A recent story in the New York Times reported about researchers who studied older brains and found that mental faculties improve with age.

The story says, “according to a new paper in the journal Psychological Science, elements of social judgment and short-term memory, important pieces of the cognitive puzzle, may peak later in life.

The postdoctoral fellows Joshua Hartshorne of M.I.T. and Laura Germine of Harvard and Massachusetts General Hospital analyzed a huge trove of scores on cognitive tests taken by people of all ages.

The researchers found that the broad split in age-related cognition — fluid in the young, crystallized in the old — masked several important nuances.

“This dichotomy between early peaks and later peaks is way too coarse,” Hartshorne told the New York Times. “There are a lot more patterns going on, and we need to take those into account to fully understand the effects of age on cognition.”

The new paper is hardly the first challenge to the scientific literature on age-related decline, and it won’t be the last. A year ago, German scientists argued that cognitive “deficits” in aging were caused largely by the accumulation of knowledge— that is, the brain slows down because it has to search a larger mental library of facts. That idea has stirred some debate among scientists.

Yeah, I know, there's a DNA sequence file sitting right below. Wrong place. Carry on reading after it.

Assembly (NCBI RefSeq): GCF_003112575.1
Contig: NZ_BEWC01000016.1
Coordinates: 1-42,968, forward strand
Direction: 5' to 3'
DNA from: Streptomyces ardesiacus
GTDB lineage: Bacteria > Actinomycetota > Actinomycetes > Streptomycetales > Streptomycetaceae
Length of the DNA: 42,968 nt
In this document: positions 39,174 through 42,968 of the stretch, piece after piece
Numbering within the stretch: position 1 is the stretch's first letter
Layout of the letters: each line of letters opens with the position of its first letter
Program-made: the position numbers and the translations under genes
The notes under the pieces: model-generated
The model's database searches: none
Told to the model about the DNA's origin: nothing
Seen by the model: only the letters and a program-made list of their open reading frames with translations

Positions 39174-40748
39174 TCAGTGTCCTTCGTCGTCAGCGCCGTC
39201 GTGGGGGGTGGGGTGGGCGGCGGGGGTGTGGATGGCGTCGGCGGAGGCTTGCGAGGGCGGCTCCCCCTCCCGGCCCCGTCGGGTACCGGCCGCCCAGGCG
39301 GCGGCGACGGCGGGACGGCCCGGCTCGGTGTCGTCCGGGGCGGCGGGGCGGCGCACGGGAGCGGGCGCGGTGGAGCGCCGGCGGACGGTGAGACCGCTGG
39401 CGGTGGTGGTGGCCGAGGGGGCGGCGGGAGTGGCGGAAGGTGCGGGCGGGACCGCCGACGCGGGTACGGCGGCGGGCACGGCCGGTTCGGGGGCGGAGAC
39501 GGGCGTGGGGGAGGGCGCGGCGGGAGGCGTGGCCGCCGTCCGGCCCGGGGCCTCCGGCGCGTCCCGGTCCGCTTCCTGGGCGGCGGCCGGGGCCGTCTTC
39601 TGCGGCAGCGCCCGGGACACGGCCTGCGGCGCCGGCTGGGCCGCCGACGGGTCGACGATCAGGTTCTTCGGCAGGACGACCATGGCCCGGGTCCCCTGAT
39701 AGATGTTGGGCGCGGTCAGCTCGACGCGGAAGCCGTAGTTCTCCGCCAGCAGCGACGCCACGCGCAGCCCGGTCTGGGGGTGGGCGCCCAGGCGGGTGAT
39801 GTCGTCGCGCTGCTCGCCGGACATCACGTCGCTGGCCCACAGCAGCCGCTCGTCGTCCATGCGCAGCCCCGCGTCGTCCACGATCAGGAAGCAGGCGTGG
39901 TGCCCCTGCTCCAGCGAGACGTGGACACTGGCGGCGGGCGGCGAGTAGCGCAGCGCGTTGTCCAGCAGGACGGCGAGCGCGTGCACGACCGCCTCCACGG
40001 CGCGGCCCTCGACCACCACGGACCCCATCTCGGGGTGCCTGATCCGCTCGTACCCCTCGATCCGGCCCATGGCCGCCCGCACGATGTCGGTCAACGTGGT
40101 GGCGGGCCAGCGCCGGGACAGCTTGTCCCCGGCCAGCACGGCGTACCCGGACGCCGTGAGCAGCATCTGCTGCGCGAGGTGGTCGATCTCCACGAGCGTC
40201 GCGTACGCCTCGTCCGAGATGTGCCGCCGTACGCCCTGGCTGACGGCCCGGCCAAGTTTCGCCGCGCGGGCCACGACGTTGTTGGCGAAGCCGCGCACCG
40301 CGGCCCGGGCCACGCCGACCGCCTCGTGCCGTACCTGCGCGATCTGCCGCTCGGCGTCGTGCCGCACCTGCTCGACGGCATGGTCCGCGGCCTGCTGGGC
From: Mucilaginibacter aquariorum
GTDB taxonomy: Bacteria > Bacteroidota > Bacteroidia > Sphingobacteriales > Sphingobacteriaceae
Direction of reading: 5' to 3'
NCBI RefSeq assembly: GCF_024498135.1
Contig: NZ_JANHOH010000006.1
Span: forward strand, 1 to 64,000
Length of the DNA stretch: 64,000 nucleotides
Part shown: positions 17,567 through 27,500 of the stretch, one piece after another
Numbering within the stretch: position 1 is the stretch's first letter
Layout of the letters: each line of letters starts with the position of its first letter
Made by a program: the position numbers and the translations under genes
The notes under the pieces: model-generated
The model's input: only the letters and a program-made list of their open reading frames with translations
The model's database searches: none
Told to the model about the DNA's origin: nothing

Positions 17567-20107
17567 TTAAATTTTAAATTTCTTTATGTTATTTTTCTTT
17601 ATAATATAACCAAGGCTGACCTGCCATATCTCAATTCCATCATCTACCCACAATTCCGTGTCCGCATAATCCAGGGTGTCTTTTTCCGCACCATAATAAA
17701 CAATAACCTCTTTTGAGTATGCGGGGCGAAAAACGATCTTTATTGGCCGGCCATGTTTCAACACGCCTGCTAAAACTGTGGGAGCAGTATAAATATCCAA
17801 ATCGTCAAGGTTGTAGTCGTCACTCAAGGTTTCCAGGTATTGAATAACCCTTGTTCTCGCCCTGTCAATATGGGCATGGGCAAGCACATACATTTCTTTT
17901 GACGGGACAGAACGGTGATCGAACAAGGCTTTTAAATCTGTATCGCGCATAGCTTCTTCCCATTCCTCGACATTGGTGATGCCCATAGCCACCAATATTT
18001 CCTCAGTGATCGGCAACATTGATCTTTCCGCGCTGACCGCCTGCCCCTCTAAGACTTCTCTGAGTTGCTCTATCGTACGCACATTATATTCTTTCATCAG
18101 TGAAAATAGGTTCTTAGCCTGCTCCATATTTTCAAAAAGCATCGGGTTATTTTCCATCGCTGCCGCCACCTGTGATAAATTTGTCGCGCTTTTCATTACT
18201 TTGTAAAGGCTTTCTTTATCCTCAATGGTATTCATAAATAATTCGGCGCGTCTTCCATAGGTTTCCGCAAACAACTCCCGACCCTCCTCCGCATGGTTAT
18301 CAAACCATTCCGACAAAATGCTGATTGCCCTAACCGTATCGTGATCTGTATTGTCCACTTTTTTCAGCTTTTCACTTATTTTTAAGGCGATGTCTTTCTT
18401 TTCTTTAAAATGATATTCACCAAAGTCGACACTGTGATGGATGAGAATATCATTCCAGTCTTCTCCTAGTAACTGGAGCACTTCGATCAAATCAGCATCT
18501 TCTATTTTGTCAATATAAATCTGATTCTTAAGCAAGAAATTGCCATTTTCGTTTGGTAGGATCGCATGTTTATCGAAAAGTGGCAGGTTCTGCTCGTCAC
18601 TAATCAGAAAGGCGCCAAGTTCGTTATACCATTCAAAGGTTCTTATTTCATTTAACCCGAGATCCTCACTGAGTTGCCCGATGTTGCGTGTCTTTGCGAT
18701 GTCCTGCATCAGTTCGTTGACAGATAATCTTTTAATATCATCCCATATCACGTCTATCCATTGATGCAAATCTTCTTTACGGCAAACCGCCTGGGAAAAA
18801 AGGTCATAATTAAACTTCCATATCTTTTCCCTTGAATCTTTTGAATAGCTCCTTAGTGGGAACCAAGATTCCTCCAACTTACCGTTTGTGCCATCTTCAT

Experts said the new analysis raised a different question: Are there distinct, independent elements of memory and cognition that peak at varying times of life?

“I think they have more work to do to demonstrate that that’s the case,” said Denise Park, a professor of behavior and brain science at the University of Texas at Dallas. “But this is a provocative paper, and it’s going to have an impact on the field.”

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